16 Schools Where Students Will Learn Differently

This fall, 3,400 students will experience school in a different way. Sixteen districts and charter operators, with the support of the NGLC launch grant awards announced today, are opening a new school or redesigning an existing one. While the details, context, and strategies vary, these schools all share common design principles of personalized, blended, and competency-based learning, and a commitment to graduating students with high achievement and college- and career-ready skills.

There’s something to learn from all 16 schools. In addition to their design merits, here are a few examples of some of the more unusual aspects of a few of these models and where additional contributions may be made to the field.

  • Valor Collegiate Academies will partner with Vanderbilt University to support the development of specific blended learning skills in new and existing Valor teachers (addressing an obvious and on-going need in identifying qualified teaching talent for Valor, and also providing a resource to schools nationwide).
  • Design Tech High School will foster students’ skills in design thinking and applied problem solving. The school will tap extra instructional support through a partnership with Stanford University’s well known “d. school.” Design Tech staff also will develop online open source content and design thinking modules for users of the CK-12 platform.
  • BattelleEd’s Metro Institute of Technology will significantly reduce the costs of college for students by leveraging the seamless design of a STEM-focused “early college” co-located with Columbus State Community College. The model combines college coursework, industry credentialing, and a statewide system that waives seat time (at the secondary level) and enables easy credit transfer between two- and four-year institutions. The school will also serve as a professional development hub for blended learning teachers in the STEM disciplines.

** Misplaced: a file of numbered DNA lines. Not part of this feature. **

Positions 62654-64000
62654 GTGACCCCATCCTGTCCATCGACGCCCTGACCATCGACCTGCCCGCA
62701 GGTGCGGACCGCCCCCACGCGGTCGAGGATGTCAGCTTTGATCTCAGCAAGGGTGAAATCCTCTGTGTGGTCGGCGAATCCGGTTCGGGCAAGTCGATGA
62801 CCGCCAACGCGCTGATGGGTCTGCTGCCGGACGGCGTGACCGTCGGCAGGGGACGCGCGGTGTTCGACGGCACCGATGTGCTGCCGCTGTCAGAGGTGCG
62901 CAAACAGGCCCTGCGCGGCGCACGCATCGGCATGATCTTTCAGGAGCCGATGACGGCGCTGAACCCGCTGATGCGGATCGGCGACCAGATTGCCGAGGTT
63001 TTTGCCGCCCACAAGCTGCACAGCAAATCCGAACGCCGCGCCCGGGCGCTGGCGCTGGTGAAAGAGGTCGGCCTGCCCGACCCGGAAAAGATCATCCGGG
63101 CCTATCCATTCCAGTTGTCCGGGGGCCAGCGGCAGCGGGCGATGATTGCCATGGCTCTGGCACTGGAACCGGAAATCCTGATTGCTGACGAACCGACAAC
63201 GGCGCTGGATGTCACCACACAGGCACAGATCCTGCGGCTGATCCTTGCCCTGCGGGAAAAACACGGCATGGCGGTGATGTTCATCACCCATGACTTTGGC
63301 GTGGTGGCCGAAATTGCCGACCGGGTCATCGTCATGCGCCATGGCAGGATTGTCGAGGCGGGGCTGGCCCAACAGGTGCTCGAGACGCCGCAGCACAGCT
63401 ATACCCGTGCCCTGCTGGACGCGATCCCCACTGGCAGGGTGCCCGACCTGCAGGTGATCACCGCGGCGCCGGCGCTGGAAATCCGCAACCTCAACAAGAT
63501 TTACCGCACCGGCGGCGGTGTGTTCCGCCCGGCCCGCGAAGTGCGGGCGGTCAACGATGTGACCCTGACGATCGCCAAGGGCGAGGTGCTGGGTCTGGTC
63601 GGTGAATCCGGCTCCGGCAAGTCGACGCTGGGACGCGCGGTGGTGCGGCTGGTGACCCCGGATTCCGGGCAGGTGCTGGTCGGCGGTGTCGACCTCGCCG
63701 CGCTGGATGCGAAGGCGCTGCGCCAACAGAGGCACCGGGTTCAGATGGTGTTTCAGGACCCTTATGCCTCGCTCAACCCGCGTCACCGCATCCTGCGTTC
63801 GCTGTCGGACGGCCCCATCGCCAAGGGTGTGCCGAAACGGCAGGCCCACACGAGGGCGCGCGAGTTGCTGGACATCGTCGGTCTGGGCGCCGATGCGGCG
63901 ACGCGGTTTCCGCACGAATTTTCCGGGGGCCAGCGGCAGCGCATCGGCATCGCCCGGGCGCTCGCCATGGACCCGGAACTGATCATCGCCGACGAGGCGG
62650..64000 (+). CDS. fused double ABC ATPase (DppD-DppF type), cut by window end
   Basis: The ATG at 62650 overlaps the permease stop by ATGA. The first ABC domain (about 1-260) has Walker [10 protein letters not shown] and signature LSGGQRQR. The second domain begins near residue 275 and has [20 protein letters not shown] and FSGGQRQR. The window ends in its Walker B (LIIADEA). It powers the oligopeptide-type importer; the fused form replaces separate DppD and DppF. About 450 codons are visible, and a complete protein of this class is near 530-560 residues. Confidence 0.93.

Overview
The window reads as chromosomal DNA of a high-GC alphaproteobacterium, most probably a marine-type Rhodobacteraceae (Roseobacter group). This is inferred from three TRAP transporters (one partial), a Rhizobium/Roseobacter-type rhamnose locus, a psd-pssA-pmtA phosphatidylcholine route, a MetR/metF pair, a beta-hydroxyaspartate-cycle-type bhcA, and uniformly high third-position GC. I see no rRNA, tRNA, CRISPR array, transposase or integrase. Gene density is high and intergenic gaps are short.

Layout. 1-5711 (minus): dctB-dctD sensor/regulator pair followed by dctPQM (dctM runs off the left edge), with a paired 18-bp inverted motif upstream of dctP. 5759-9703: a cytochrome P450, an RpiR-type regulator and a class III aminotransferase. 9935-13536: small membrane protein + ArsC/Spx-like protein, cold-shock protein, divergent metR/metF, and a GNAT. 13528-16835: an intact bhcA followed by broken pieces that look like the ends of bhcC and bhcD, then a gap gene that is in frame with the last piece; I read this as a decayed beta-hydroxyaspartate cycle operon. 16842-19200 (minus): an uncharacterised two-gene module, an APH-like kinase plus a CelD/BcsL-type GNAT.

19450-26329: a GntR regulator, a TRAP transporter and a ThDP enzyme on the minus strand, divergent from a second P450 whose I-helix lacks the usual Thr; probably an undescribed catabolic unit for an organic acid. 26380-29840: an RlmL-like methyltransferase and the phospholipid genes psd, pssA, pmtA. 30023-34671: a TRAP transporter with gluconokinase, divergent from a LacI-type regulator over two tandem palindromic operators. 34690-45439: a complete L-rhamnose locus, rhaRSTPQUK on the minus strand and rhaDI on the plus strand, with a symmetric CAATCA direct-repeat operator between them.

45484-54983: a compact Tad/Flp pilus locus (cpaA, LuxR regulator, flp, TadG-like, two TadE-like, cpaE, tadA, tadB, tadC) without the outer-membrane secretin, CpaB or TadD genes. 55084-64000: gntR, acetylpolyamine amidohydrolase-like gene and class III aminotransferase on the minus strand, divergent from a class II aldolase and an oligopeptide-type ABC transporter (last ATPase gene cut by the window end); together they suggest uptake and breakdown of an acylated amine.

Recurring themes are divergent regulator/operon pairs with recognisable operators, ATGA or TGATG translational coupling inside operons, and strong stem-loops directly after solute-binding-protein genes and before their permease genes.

• InnovateEDU, Inc.’s Brooklyn Lab School situates learning in an “ed tech incubator” to develop students’ (and teachers’) entrepreneurial mindset and skills in applied content and problem solving. The school combines the power of extended learning time with high-dosage personalized tutoring to ensure all students master the basics while being stretched by interdisciplinary projects.
  • Piedmont City School District, a small rural district, will structure student learning time more flexibly and based on individual needs. Students access "Class Time" (project-based learning with or without a teacher, combined with some direct instruction); "My Time" (individualized online learning); and "Goal Time" (1:1 personalized goal setting that supports the other two times) and are not bound by subject area or rotation. The school also leverages extra talent in the form of tech student interns from a local college.
  • Magnolia Montessori for All will mix the culture of self-directed learning with that of a no-excuses charter and aim to make this combination accessible to a more under-served group of students than has traditionally accessed Montessori learning. Students at this Austin, TX school will experience the hallmarks of the Montessori model – competency-based progression in collaborative, multi-aged environments – while using a range of learning tools that will include digital and online supports.

You can learn more about all 16 launch grantees here.

I want to congratulate everyone associated with the tremendous achievements of the teams behind these 16 schools. This was the largest and most competitive applicant pool of breakthrough schools reviewed to date. I’m grateful to all the applicants. It’s an honor and privilege to read and review your proposals, narrated slide decks, financial models, and team résumés. I appreciated your vision, tireless efforts, and candid feedback as you interacted with me throughout the process. Thank you.

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